Let’s start at the beginning: glass fibers are threadlike fibers or slivers of glass. It’s a material that’s been experimented within the manufacturing industry throughout history.*
Fiberglass is a reinforced plastic material embedded in a resin matrix. It is inexpensive, strong, and can be molded into complex shapes. Fiberglass has been used in insulation, boats, pipes, auto body parts, and a number of other objects including doors.
*Fun fact: Edward Drummond Libbey, the father of the glass industry, exhibited a dress that incorporated glass fibers at the 1893 Word’s Fair in Chicago.
*Fun fact: glass fibers also occur naturally as Pele’s hair, a form of lava.
Fiberglass doors are a strong alternative to wood doors. Modern fiberglass doors have gotten good at mimicking the look and feel of actual wood doors without the same risks of warp, rot, shrink, or swell.
Fiberglass doors have three major components: the frame, the core, and the skin.
The frame is usually made of wood or a high strength composite material. The core is filled with a polyurethane insulating foam for both insulation and soundproofing. The door’s exterior is constructed with high-impact compression-molded fiberglass.
Fiberglass doors are growing in popularity with homeowners because they are a practical alternative to wood doors and look just as good.
Absolutely. Someone is not going to be able to punch a hole through a fiberglass door.
The door, the frame, and the hardware all play a role in the security of your door entrance. The strength of the door will matter when it comes to security so keep that in mind when you look through manufacturers.
ProVia manufactures the thickest fiberglass door available earning them the Crystal Achievement Award for Most Innovative Door from Window & Door Magazine.
"Every aspect of the ProVia [Embarq] fiberglass door makes it a winner." -Crystal Achievement Award Judge
To learn more about the Embarq Fiberglass door or other fiberglass door options check out our products page.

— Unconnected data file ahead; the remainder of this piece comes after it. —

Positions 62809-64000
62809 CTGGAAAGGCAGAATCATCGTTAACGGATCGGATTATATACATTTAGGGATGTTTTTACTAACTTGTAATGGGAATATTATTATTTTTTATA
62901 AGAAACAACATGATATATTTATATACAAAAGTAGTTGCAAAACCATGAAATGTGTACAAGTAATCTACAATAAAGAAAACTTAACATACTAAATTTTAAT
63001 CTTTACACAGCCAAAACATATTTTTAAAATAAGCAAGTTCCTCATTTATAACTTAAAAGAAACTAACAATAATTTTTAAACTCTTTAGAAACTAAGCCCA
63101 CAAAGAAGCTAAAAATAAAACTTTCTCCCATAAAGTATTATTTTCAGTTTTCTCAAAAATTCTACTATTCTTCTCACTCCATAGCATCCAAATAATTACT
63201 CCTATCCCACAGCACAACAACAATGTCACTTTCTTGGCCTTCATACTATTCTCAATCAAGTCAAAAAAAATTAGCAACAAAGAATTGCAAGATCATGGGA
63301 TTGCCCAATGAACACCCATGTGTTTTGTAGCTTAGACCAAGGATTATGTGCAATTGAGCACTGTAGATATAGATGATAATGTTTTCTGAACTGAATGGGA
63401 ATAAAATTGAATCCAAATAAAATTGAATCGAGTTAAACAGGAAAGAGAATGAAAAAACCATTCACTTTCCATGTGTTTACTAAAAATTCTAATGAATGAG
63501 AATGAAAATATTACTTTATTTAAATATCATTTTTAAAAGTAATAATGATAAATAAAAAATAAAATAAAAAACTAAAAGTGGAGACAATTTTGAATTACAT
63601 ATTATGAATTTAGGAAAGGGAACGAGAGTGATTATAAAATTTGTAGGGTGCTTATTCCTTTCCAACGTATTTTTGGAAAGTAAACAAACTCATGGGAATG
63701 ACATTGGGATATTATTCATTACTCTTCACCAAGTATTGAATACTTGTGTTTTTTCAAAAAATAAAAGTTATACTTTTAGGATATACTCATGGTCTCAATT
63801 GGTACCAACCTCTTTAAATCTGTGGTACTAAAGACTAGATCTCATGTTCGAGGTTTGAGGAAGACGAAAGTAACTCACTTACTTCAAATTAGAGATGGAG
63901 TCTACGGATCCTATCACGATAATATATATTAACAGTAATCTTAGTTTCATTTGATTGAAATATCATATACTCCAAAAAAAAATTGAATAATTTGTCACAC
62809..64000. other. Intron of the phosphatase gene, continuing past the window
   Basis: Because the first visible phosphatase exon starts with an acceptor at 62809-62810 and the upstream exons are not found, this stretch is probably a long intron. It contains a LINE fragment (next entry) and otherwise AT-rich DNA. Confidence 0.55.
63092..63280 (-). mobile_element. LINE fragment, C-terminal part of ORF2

Embarq fiberglass entry door with sidelights. Photo courtesy of ProVia.
How does fiberglass compare to steel? Steel doors are susceptible to dents and scratches which can lead to rust. Fiberglass won’t dent or scratch like steel they also won’t peel or chip like you might see on the lamination surface of steel.
Fiberglass doors are lighter than wood or steel but remain extremely durable. Steel doors are heavy and strong. They will protect your home from intruders but they are only slightly stronger than a high-end fiberglass door and tend to have shorter lifespans than wood and fiberglass entry doors.
Yes. Sometimes you’ll find that a door needs to be cut to fit properly in an opening or you decide you want to add a doggy door and need to make a cut out in your existing door. You’ll want to double check with the manufacturer that the door can be trimmed but in most cases, fiberglass doors can be cut.
If you do choose to cut your fiberglass door make sure to wear a respirator and goggles to protect your lungs and eyes.
Yes, fiberglass doors can be painted. If the door is textured it can be painted or stained. If the fiberglass door has a smooth finish it can only be painted.
Homeowners often choose to stain their textured doors instead of painting. While paint covers the door’s surface a stain brings out the wood-grain characteristics in the door.
*ProTip: Order your door factory finished to ensure the best quality paint/stain finish. Factory finish doors will have a better warranty and in some cases making changes to the door like after the fact like painting or cutting can void a warranty.
The average cost of fiberglass entry doors is $2,000 on the low end and $8,000 on the high end. Some factors that affect the price of fiberglass doors include shape, size, style, paint and finish options, locks and hardware and custom detailing.
Installation costs can also drive the price of the project higher.
Have more questions on fiberglass doors? Feel free to reach out to us on social media.
Interested in learning more about door options with Brennan? Check out the entry and patio doors section of our site.
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